Some renewal stats and insights from Gallagher;
During a 1 July reinsurance renewal shaped by the economic pressures on reinsurers and cedants, nearly all buyers were able to secure cover. However, in many cases attachment levels and the cost of ceding risk were higher than buyers wanted, and restricted supply in some lines and territories led to stresses not seen for several years. Overall, the reinsurance market’s firming trend continued, according to the latest 1st View renewals report from Gallagher Re, the global reinsurance broker.
A combination of economic factors helped to propel the trend, despite reinsurers’ generally satisfactory H1 2022 results. The combination of inflation and interest rate rises are impacting reinsurers’ balance sheets and reserves along with concerns that a recessionary environment may increase claims frequency. Along with sustained loss levels, these factors allowed reinsurers to maintain upwards pricing pressure as they look to reduce their appetite for volatility.
Property catastrophe renewals were impacted by the reduced reinsurer appetite for natural catastrophe exposures, which along with losses – particularly in Australia – drove price increases across all territories. There were signs of pricing reaching distress levels on some Florida and Australian placements.
Inflation and its impact on underlying portfolios and reinsurers’ exposures came under even greater scrutiny on all lines of business with reinsurers looking to explicitly apply additional inflation loadings if buyers could not evidence their own original pricing actions to manage inflation.
Long-tail casualty placements, particularly those with strong primary rate movement, remained largely popular with reinsurers, but the debate around ceding commissions was greater than was the case in the recent renewals, as reinsurers’ concerns grow over higher rates of inflation and their effect on claim awards.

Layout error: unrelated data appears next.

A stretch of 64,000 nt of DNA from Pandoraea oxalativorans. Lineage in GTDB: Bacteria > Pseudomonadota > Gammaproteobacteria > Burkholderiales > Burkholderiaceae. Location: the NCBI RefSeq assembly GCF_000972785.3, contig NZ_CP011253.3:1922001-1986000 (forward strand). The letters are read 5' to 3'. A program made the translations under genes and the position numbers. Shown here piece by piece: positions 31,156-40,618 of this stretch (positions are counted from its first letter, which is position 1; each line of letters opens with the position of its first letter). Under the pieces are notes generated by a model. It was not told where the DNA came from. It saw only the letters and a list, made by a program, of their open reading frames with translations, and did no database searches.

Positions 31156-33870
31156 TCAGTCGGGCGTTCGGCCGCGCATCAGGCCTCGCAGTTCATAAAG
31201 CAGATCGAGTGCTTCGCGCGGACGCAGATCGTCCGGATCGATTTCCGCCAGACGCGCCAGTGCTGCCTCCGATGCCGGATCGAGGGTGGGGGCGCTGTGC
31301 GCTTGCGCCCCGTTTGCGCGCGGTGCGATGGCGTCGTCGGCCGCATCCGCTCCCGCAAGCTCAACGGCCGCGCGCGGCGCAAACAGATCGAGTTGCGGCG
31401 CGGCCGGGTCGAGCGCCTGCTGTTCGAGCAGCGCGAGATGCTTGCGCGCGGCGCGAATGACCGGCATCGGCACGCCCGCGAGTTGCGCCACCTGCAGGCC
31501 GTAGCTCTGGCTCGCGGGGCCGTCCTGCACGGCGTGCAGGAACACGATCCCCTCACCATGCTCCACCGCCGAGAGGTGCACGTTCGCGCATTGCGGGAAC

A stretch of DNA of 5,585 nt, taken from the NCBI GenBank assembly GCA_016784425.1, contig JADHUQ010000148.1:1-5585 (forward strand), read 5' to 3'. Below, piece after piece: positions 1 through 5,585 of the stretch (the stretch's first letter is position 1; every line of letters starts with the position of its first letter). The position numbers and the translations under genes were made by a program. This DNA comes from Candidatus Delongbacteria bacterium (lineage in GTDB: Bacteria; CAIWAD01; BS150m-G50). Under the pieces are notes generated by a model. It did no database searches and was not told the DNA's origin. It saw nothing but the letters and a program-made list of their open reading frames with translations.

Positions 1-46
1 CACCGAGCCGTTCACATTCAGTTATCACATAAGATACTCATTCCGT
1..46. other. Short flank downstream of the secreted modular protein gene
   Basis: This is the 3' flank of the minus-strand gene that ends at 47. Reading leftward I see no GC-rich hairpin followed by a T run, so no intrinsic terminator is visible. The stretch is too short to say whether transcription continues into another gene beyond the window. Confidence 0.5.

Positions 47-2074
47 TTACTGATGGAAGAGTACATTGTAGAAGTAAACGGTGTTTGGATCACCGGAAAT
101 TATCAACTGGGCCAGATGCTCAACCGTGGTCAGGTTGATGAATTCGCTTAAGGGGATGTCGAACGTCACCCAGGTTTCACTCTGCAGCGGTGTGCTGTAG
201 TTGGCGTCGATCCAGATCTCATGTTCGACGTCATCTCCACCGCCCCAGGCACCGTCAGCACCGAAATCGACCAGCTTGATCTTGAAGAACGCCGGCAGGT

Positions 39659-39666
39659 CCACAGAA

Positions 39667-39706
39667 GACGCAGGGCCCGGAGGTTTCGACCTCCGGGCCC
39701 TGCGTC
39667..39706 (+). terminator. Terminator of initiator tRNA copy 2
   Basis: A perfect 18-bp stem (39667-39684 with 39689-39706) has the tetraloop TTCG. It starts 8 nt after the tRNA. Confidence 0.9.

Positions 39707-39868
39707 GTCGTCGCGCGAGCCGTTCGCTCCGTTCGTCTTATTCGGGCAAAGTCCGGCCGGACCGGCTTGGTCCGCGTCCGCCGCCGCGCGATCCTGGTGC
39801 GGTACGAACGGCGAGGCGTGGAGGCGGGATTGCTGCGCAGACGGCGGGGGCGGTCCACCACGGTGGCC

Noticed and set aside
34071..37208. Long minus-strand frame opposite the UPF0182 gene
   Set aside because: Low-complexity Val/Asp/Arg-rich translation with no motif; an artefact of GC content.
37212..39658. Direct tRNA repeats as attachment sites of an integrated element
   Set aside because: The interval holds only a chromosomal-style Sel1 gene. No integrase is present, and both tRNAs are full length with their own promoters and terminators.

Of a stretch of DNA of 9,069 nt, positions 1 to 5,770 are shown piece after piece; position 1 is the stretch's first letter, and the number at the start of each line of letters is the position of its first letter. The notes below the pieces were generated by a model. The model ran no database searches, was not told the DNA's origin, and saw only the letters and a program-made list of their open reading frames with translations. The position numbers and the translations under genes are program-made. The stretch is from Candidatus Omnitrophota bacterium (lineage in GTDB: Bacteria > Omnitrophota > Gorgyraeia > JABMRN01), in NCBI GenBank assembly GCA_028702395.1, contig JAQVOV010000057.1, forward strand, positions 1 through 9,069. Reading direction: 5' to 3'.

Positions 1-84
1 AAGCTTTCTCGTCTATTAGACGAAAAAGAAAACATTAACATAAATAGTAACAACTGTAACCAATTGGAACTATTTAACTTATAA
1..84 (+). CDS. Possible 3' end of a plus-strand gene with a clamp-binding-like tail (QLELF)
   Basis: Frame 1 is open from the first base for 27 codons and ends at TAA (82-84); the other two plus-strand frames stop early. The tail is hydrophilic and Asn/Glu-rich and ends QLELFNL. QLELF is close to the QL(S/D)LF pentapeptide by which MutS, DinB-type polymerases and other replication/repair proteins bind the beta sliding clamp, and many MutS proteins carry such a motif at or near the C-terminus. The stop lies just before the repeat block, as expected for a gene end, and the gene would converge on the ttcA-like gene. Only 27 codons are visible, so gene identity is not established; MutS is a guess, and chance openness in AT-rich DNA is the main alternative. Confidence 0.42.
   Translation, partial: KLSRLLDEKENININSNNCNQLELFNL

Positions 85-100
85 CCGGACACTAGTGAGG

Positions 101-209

Conditions were broadly similar in ILS markets, where increasingly selective investors reduced the capacity available to some buyers. The cost of risk transfer through ILS continued to rise as a result. Increasing yields have begun to attract new investors to the class, but this has not yet reversed the overall pricing trend.
Political and social factors also played a role across the renewal. The Ukraine war has increased attention on cyber and war contract provisions, while progress towards improved environmental, social and governance (ESG) protocols has become of universal interest to cedant and reinsurer stakeholders.
James Kent, Global CEO, Gallagher Re, said: “Reinsurers are more sensitive to losses and wider external events than they have been since 2008. The discussions about inflation have been detailed and technical, with reinsurers very willing to challenge cedants’ model outputs. Alongside their concerns about primary rate adequacy in the new inflationary environment, most reinsurers are assessing reserve adequacy as interest rates rise. They are being impacted on the asset and liability sides concurrently, which has fuelled their resolve to keep the price momentum of the past two years moving forward.
“That said, in classes and territories where capacity is constrained, we’ve sometimes seen commercial considerations trump technical pricing. Relationships are very important, and competition – while muted – is still present.
“Within those renewal dynamics, reinsurance buyers have been able to acquire most of the coverage they wanted, if not at the prices they had hoped for.”
Download the full report, here: https://www.ajg.com/gallagherre/news-and-insights/2022/july/gallagher-re-1st-view-1-july-2022/
The Gallagher Re 1st View report is a thrice-yearly publication including specific commentary on key trends throughout the world’s major reinsurance classes and regions.
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